to the less obvious piano, where the hammers that hit the strings are usually hidden inside the case:

File:Yamaha CP-70 opened top.jpg
Yamaha piano, photo by Michael Müller-Hildebrand

(Though where that leaves an electric piano or drum-kit I do not know.)

And there are still more percussion instruments around. They may not be musical, but a percussion tool uses the same principle to do its job:

File:Pneumatic drill.jpeg
photo of a pneumatic drill by Anthony Appleyard

Or there are percussion caps, which, sadly, don't protect people from blows to the head, but were formerly used as a means of making a gun fire.

I think I'll try to find something gentler, though...does anyone know where I can find a cow with a bell?

File:CH cow 1.jpg
photo by Daniel Schwen

Spot the Frippet: something percussive. This word comes from the Latin percutere, to hit.



Sunday, 11 November 2018

Sunday Rest: waste. Word Not To Use Today.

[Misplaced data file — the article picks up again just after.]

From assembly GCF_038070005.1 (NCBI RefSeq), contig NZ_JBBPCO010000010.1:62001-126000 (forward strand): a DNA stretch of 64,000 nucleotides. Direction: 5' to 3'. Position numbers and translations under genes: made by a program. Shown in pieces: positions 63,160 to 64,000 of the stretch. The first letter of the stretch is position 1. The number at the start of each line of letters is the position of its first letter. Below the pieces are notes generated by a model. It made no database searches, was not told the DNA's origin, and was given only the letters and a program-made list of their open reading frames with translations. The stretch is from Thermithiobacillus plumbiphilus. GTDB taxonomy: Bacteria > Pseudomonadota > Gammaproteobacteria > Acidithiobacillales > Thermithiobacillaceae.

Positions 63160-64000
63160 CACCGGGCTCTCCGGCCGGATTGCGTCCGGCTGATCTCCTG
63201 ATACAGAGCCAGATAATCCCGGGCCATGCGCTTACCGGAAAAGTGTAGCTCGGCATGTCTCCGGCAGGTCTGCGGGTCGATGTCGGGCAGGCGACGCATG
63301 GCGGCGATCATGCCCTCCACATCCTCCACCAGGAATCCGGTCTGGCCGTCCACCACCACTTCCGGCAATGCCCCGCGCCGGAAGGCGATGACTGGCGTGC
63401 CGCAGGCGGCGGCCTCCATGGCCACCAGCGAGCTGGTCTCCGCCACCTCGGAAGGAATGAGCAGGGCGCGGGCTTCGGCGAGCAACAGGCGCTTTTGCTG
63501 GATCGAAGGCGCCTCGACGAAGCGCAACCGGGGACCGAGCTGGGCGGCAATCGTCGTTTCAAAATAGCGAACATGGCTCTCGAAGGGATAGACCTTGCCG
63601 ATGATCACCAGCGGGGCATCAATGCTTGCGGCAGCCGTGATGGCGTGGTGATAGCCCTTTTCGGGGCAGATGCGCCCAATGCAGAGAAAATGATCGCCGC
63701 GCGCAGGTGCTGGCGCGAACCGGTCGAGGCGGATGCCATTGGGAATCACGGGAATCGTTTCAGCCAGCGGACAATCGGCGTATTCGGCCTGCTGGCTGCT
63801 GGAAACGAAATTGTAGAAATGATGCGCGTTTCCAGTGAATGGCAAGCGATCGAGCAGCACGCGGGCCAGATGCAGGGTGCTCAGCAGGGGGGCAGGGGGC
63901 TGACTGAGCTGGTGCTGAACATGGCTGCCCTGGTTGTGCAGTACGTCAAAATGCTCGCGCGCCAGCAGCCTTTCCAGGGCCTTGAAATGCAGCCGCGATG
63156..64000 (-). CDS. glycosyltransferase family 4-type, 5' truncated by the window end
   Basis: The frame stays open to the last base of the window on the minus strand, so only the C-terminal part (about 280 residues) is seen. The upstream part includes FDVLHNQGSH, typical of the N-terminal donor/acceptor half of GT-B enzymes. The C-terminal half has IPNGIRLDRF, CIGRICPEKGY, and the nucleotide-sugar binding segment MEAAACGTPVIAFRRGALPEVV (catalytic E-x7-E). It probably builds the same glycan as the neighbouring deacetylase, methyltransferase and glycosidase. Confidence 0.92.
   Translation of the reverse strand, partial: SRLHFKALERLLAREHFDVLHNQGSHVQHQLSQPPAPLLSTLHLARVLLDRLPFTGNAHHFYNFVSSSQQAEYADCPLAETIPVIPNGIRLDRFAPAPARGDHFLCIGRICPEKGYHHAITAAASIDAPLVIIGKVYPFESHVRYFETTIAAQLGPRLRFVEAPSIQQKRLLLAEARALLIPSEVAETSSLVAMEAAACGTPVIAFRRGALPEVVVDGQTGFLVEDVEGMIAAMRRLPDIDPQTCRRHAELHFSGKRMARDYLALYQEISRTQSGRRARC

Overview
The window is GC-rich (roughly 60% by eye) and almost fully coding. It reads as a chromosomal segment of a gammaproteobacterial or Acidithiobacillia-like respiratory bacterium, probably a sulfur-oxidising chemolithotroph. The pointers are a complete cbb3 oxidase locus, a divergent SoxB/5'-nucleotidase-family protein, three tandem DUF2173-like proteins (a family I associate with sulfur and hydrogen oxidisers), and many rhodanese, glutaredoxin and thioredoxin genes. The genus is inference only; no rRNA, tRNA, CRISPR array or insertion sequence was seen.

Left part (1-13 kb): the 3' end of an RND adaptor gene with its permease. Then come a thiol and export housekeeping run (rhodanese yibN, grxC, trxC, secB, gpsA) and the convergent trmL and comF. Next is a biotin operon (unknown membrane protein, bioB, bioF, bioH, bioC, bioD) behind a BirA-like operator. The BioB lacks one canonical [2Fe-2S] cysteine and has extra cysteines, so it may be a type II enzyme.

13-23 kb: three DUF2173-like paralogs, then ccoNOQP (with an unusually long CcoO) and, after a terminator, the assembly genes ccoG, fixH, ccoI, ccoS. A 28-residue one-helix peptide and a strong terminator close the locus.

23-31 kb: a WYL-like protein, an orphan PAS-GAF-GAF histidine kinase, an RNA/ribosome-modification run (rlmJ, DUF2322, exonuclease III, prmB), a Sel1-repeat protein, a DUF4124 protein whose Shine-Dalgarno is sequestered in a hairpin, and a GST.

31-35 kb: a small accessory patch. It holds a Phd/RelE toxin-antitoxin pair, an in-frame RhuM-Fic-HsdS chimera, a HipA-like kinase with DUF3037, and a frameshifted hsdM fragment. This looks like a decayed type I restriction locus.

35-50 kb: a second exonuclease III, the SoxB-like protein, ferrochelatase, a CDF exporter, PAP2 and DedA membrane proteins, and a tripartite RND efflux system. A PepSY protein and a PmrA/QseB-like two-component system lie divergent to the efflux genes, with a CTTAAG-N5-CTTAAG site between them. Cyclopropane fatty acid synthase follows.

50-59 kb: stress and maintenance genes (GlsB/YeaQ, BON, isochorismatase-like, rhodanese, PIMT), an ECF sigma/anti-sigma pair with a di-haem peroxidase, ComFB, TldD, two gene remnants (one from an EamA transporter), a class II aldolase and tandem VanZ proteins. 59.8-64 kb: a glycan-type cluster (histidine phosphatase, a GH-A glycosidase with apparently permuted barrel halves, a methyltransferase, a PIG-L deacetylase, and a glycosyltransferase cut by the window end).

A third of all British men aged 19 - 22 at the beginning of the First World War were dead by the end of it.

Think of that.

Think of the three young men who live nearest to you, and imagine one of them dead (you don't get to choose which one). Then do the same with the three young men of whom you're most fond; and the three young men whom you see when you're next out; and the three young men in your favourite TV drama.

(Of course it wasn't only the young men who died. My husband's grandfather had five young children, so he wasn't really young. But he died, all the same.)

After you've done all that, be grateful that it didn't happen to your generation. Be grateful that the First World War put an end (once and for all? Oh, I hope so) to the idea that there is anything, anything at all, sweet or noble about war.

Because that's the only thing that's going to stop the whole mess being an obscene, colossal, waste.

Word Not To Use Today: waste. The word comes from the Anglo-French waster, from the Latin vastāre, to lay waste, from vastus, empty.

The Armistice signalling the end of the First World War happened exactly a hundred years ago today.